Brumidi was born in Rome, his father a Greek from Filiatra in the province of Messinia, Greece, and his mother an Italian. He showed his talent for fresco painting at an early age and painted in several Roman palaces, among them being that of Prince Torlonia. Under Gregory XVI he worked for three years in the Vatican.
The occupation of Rome by French forces in 1849 apparently persuaded Brumidi to emigrate, having joined the short-lived risorgimental Roman Republic, and he sailed for the United States, where he became a naturalized citizen in 1852. Taking up his residence in New York City, the artist painted a number of portraits.
In 1854 Brumidi went to Mexico, where he painted an allegorical representation of the Holy Trinity for the altarpiece of the Mexico City Metropolitan Cathedral. Brumidi subsequently created several works for St. Stephen's Church in New York, including an altarpiece (1855) and murals (1866 and 1871-72).
Brumidi first visited the United States Capitol in the 1850s, after being introduced to Quartermaster General Montgomery C. Meigs, who was overseeing the completion of the Capitol dome and rotunda.
His first art work in the Capitol Building was in the meeting room of the House Committee on Agriculture. At first he received eight dollars a day, which Jefferson Davis, then Secretary of War of the United States, helped increase to ten dollars. His work attracting much favorable attention, he was given further commissions, and gradually settled into the position of a Government painter. His chief work in Washington was done in the rotunda of the Capitol and included the Apotheosis of George Washington in the dome and the Frieze of American History, which contains allegorical scenes from American history. His work in the rotunda was left unfinished at his death, but he had decorated many other sections of the building, most notably hallways in the Senate side of the Capitol now known as the Brumidi Corridors.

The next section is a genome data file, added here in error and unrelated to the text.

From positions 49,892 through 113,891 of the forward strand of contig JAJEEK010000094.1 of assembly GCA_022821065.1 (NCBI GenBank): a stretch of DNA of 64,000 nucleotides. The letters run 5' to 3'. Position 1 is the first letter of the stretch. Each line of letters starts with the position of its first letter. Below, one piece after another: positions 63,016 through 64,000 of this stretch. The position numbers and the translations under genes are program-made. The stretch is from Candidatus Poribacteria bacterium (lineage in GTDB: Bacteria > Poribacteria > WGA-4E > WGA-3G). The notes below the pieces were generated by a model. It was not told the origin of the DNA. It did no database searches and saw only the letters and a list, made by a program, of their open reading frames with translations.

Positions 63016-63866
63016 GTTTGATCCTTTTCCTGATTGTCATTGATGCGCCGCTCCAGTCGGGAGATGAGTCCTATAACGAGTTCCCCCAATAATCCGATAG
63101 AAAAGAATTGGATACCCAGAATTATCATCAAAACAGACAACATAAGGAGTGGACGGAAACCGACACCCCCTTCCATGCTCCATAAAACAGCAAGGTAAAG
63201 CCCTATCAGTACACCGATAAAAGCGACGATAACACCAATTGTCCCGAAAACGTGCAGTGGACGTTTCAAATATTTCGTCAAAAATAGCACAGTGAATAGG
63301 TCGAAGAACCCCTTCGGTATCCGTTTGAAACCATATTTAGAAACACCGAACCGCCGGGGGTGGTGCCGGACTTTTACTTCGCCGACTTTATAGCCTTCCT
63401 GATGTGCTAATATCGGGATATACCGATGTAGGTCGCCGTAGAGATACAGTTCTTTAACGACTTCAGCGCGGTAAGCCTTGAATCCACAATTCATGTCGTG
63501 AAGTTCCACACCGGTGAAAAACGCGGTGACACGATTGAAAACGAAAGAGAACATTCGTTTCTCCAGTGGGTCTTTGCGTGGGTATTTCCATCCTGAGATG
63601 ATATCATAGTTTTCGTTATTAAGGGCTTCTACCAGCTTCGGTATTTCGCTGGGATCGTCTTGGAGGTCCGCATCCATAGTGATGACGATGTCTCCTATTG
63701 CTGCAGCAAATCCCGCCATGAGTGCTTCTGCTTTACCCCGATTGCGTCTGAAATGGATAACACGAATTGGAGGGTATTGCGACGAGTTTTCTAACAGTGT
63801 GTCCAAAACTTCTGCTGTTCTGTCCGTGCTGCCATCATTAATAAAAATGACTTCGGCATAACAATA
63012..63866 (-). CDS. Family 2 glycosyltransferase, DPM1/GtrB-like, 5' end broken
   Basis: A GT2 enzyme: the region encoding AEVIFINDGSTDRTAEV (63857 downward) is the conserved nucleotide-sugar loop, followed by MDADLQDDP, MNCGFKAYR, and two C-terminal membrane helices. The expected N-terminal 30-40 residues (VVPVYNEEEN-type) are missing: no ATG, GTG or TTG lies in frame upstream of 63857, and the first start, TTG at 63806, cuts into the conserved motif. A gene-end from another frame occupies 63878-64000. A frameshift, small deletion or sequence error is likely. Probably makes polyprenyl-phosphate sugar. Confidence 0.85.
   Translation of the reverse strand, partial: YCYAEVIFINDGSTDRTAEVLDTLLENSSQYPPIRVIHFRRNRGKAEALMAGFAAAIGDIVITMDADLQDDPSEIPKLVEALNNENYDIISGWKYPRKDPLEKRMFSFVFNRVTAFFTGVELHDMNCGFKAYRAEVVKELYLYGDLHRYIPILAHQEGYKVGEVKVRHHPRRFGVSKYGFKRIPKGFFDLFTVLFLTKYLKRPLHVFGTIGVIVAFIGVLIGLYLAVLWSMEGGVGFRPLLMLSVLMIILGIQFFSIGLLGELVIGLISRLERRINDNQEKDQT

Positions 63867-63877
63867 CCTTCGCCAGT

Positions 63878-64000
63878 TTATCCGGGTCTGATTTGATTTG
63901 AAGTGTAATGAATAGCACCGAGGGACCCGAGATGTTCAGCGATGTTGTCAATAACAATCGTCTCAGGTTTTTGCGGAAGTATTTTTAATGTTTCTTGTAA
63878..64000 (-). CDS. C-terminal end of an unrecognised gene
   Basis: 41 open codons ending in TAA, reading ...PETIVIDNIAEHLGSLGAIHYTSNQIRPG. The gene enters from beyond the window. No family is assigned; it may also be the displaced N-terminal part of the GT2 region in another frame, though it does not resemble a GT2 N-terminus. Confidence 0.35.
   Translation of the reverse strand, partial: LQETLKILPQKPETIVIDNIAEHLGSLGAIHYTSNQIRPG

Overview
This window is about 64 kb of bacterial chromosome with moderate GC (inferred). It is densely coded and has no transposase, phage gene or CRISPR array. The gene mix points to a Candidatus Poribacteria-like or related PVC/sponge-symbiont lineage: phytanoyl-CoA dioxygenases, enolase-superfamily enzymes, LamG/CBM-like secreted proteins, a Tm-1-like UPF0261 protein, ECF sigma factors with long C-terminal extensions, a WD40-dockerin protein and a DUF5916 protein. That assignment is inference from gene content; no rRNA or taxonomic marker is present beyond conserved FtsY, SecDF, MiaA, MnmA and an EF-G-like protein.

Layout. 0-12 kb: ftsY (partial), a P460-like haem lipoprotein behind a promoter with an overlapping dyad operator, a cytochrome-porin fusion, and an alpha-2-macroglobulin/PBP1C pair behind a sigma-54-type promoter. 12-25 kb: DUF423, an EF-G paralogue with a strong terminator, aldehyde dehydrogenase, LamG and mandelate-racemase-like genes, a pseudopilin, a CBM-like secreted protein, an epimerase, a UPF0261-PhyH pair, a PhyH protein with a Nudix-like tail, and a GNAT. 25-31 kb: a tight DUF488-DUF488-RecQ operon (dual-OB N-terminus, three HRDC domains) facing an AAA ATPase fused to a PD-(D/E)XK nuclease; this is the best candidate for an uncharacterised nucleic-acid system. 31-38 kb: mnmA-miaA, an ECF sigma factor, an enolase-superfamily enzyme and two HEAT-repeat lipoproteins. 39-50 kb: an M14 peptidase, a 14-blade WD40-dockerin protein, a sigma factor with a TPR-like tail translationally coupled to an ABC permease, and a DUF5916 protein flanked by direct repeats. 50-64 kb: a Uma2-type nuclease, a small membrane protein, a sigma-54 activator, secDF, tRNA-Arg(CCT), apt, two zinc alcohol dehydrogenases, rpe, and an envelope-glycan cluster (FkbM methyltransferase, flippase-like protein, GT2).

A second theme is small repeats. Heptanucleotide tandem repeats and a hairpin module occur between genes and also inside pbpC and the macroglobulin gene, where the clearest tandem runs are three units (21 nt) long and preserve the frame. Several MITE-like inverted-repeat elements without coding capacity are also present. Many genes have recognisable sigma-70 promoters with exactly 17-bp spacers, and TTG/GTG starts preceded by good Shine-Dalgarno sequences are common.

Brumidi's Liberty and Union paintings are mounted near the ceiling of the White House entrance hall.
In the Cathedral-Basilica of Sts. Peter and Paul in Philadelphia, Pennsylvania, he pictured St. Peter and St. Paul. Brumidi was a capable, if conventional painter, and his black and white modeling in the work at Washington, in imitation of bas-relief, is strikingly effective. He decorated the entrance hall of Saleaudo, located at Frederick, Maryland, and listed on the National Register of Historic Places in 1979.
A Brumidi fresco appears behind the altar in St. Ignatius Church in Baltimore, Maryland. Another, of Saint Aloysius Gonzaga receiving communion from Saint Charles Borromeo, hangs over the high altar of St Aloysius Church in Washington, D.C.
Brumidi died in Washington, D.C., and was interred at Glenwood Cemetery. When he was buried, his grave was unmarked. The location of Brumidi's grave was lost for 72 years. It was rediscovered, and on February 19, 1952, a marker was finally placed above it.
On June 10, 2008, Congress passed, and on September 1, 2008, President George W. Bush signed, Public Law 110-59 (122 Stat. 2430), which posthumously awarded the Congressional Gold Medal to Constantino Brumidi, to be displayed in the Capitol Visitor Center, as part of an exhibit honoring him.